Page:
we should not leave it to only the human traffic activist; ALL OF US HAVE SOME PART TO PLAY; BY SIMPLY SHARING THIS ON FACEBOOK; WRITING TO YOUR HOUSE OF REP MEMBER; JOINING A PROTEST MARCH AND KEEPING THIS IN THE NEWS ONE WAY OR THE OTHER; YOU ARE ALSO BEEN A GOOD CITIZEN WHO SAW EVIL AND REFUSED TO TURN THE OTHER WAY

      • Vogo

        I agree with you and maintain that in as much as we all have a role to play in this case, there are primary activists who understands this area and the best advocacy strategy to tackle this issue. To most of us, it will be a secondary cause. I work in the Social sector and knows exactly what I am saying

        • johndodod

          i get fully your point; but most time out little effort might not change the world but it could change one life, turn a situation around; imagine all the Men Of God and Imams reading this story decide to read this out this story in church this sunday or mosque instead of the usual message; it could save one vulnerable life who was to travel next week through Benin Republic; or the house in ikorodu where this idiots hide girls ; someone who knows the location decide to make a report; all this are small ways we all can contribute instead of passing the buck to someone we think has authority who will also pass it along.I might be naive but its better than apathy. if the brave journalist had said lets live this investigation to the police we will never have known how deep the disease has entered Nigerian society.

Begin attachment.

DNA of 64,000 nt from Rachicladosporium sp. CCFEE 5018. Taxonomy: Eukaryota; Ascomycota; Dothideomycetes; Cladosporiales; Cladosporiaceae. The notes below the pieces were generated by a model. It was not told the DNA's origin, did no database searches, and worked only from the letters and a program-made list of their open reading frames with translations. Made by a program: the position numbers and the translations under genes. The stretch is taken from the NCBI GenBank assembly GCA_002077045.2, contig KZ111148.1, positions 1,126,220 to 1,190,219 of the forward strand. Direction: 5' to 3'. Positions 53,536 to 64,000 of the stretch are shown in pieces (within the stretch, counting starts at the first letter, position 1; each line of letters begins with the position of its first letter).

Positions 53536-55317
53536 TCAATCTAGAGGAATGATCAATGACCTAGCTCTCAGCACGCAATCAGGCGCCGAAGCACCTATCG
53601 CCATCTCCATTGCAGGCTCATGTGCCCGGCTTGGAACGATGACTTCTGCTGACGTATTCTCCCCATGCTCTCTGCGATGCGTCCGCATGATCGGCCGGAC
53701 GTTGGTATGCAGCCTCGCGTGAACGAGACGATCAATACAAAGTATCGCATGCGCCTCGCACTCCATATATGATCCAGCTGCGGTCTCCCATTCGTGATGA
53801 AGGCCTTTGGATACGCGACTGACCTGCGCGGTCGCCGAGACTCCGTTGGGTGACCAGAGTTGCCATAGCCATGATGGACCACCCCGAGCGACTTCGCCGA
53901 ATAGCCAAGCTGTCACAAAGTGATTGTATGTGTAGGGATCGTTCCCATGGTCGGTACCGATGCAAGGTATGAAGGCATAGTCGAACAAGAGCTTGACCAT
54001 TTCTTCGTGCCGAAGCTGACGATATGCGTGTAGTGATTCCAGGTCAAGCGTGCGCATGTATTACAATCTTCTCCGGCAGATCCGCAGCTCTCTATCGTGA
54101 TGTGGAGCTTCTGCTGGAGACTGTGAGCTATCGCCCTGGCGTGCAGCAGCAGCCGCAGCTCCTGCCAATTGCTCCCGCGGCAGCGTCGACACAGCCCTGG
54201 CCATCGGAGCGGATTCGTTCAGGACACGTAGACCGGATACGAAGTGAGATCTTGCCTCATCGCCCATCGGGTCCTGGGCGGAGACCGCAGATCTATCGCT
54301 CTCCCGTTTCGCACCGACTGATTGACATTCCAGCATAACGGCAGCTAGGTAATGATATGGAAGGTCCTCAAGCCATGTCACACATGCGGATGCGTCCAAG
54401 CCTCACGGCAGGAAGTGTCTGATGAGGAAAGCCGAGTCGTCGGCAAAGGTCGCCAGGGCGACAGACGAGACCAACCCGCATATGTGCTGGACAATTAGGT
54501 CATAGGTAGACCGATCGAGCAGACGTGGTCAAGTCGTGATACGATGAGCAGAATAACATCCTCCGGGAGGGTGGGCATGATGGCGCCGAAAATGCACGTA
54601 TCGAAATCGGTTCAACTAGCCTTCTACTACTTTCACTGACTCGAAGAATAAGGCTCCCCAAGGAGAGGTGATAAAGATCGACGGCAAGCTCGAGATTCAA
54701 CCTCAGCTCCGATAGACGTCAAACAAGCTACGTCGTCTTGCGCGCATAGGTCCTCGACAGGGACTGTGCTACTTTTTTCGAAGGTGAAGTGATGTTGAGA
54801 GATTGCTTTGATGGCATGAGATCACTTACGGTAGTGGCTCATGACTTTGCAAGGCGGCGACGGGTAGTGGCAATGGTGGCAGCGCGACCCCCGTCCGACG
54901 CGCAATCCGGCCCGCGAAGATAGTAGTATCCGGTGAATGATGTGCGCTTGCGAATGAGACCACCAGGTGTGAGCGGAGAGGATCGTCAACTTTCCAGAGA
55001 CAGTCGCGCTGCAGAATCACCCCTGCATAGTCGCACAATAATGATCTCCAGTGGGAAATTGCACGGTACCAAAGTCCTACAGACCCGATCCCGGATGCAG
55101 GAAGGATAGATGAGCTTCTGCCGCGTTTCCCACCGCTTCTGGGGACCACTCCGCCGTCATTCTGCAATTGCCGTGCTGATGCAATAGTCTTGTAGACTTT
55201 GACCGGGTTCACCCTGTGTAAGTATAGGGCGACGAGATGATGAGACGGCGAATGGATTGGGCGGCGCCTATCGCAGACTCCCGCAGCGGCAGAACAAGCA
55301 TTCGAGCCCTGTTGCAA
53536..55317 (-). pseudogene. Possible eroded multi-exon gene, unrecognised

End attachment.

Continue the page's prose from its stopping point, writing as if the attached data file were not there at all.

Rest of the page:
• ben6572 .

    No name mentioned, so dear, you just wasted your time chasing shadows...

    • Phoenix

      She stated she got names and they are taking it up with security operatives, she cant come here publicly publishing those names, it could get in the way of the investigations.